The NASA astronaut who drove from Houston to Orlando to confront her rival in a love triangle should be separated from the Navy with a less-than-honorable discharge, a panel recommended on Thursday.
An elaborate gilded presentation case atop a sandstone pedestal, the Magna Carta display has resided in the Rotunda since 1976, when it was given as a gift to Congress by the British Parliament as part of the nation's bicentennial celebration.
Officials with the Library of Congress have agreed to pay $250,000 to an employee who sued over alleged sexual harassment by the former top law librarian.
Critics of the federal government's generous pay and benefits programs have been handed some helpful fodder: 36 federal agencies provided 8,454 federal workers with more than $61.8 million in student loan repayments in 2009, according to government statistics released Thursday.
An e-mail forwarded to The Federal Eye this week demonstrates the lengths to which some federal workers are willing to go to recruit and retain qualified colleagues who also happen to be disabled.
Former Attorney General Alberto Gonzales writes in this Sunday's Washington Post about his opposition to conservative proposals to amend the 14th Amendment.
President Obama made four recess appointments on Thursday for nominees that have waited an average of 303 days for confirmation, the White House said.
Federal officials are investigating a telephone threat made earlier today against an American Airlines jet at San Francisco International Airport bound for New York's John F. Kennedy International Airport.
Darrell Issa, the ranking Republican on the House Oversight and Government Reform Committee, doesn't mince words in a new National Review interview, promising to take full advantage of his Congressional subpoena power if the GOP wins a House majority in November.
Are government Web sites providing factual non-biased information or pushing the Obama administration's propaganda?
Agriculture Secretary Tom Vilsack hopes to meet soon with ousted department official Shirley Sherrod, but he's not quite sure when it will happen.
Critics of the federal government's pay and benefits structure are keeping the debate alive, arguing that the Obama administration's defense of public sector wages is misguided and fails to address other issues.
Health and Human Services Secretary Kathleen Sebelius stopped by freshmen orientation at Trinity Washington University in D.C. on Tuesday to talk with the Class of 2014.
The CIA announced plans Wednesday to create a counter-proliferation center that would combine analysts and operatives in an effort to bolster the agency's work against the spread of dangerous weapons technology.
A new survey of the government's top human resource officials reveals some concerns they have with the Office of Personnel Management, which handles federal HR issues.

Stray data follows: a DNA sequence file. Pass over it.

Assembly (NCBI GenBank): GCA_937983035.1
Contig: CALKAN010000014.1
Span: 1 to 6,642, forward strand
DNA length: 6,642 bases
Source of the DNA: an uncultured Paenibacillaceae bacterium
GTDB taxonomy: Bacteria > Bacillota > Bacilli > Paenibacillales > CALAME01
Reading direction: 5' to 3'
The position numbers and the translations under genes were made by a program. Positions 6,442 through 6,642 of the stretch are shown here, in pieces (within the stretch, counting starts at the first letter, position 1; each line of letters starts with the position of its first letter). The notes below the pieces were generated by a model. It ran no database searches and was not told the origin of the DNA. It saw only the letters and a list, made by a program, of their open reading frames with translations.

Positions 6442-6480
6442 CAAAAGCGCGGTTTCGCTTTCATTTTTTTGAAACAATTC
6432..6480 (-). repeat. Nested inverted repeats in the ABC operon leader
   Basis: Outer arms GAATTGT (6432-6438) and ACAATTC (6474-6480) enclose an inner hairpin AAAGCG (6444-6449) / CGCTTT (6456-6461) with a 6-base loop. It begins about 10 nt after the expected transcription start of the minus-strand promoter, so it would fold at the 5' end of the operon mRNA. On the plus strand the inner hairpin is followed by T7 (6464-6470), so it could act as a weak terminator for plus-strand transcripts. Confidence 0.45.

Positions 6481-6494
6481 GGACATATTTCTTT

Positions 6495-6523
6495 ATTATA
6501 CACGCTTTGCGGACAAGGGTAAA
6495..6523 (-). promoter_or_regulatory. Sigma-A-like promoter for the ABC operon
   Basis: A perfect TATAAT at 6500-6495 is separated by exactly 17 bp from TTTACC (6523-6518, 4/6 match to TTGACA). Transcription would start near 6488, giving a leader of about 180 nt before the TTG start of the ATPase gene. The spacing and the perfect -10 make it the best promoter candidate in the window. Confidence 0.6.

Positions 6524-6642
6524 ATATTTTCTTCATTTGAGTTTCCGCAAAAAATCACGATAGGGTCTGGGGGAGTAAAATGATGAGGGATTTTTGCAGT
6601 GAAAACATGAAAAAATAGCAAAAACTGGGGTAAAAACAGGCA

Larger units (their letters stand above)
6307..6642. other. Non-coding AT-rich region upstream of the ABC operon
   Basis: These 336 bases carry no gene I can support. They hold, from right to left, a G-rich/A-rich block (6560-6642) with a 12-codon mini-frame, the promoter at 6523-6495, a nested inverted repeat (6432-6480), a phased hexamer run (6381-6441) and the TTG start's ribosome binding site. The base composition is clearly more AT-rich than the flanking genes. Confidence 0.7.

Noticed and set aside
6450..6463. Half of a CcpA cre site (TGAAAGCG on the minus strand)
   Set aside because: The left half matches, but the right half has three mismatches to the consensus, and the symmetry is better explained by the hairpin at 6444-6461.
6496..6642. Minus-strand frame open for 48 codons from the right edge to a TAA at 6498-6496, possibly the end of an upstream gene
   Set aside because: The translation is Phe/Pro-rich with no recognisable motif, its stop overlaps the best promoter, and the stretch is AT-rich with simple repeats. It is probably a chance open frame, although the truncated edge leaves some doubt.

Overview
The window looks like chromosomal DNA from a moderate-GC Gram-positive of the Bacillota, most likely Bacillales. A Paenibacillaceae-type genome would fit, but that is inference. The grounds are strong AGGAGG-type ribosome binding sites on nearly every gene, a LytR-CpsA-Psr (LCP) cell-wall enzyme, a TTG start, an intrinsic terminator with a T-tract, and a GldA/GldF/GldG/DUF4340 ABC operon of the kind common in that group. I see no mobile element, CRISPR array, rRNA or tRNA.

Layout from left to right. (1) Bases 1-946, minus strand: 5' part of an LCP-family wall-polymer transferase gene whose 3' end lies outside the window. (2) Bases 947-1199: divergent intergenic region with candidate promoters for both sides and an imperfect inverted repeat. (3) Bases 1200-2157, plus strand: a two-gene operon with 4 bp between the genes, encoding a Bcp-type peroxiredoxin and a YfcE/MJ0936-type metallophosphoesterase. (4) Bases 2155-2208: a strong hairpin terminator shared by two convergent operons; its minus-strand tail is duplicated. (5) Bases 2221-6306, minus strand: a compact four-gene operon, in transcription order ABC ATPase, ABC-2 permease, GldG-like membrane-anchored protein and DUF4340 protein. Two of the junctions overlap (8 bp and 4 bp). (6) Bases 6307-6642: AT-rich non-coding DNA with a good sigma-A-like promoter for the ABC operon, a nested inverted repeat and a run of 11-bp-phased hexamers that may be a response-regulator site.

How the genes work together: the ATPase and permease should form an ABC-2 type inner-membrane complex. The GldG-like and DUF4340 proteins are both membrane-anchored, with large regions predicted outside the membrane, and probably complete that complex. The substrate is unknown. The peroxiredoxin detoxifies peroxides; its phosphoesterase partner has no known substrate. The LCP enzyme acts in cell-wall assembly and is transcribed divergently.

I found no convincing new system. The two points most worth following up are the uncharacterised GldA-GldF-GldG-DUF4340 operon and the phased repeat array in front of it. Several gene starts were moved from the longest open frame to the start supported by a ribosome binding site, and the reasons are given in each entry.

President Obama's ambitious plans to reform the federal hiring process are in danger of being stalled by a corps of personnel staffers who are not equipped to do the job.
Wonder why no one's Washington this month? Because they're all playing hooky at the fair.
The State Department and U.S. Agency for International Development are once again encouraging Americans to donate money to a natural disaster beyond U.S. borders, this time seeking financial assistance for the survivors of Pakistan's historic floods.
The White House is preparing a package of measures that would expand opportunities for Americans to travel to Cuba and send money there, congressional and Obama administration officials said Tuesday.
The Federal Eye joined Tuesday's "Fox 5 Morning News" to discuss the ongoing debate about studies suggesting federal workers earn more than double their private sector counterparts.
The Federal Eye discusses the Pentagon's base cleanup efforts and plans to sell Postal Service products at Office Depot.
The Interior Department is implementing new workplace rules for diversity and inclusion amid years of reports that it hasn't done a good job hiring and promoting minorities.
As Americans puzzle over why the economic stimulus package enacted more than a year ago has failed to restore vigorous job growth, one explanation has emerged from new reports: A lot of the money is not yet out the door.
The military threw out hundreds of service members in 2009 for violating its "don't ask, don't tell" policy, including disproportionate numbers of women and minorities and dozens of service members in "mission critical" positions, according to a new analysis.
For a man who came into his post reluctantly and as a purported short-timer, Defense Secretary Robert M. Gates is turning into more and more of a fixture at the Pentagon.
Despite widespread opposition to closing post offices, the U.S. Postal Service is moving ahead with plans to move its retail footprint beyond the post office, announcing a deal Monday with Office Depot.
The Defense Secretary tells Foreign Policy Magazine that he'll leave before the 2012 elections.
Election season and a bad economy are making roadkill out of federal workers’ salaries. Some newspapers, Republicans and conservative think tanks are inveighing against feds they say are making a killing compared with their counterparts in the private sector.
After more than 20 years of disagreements the Defense Department is still resisting orders from the Environmental Protection Agency to clean up Fort Meade and two other military bases.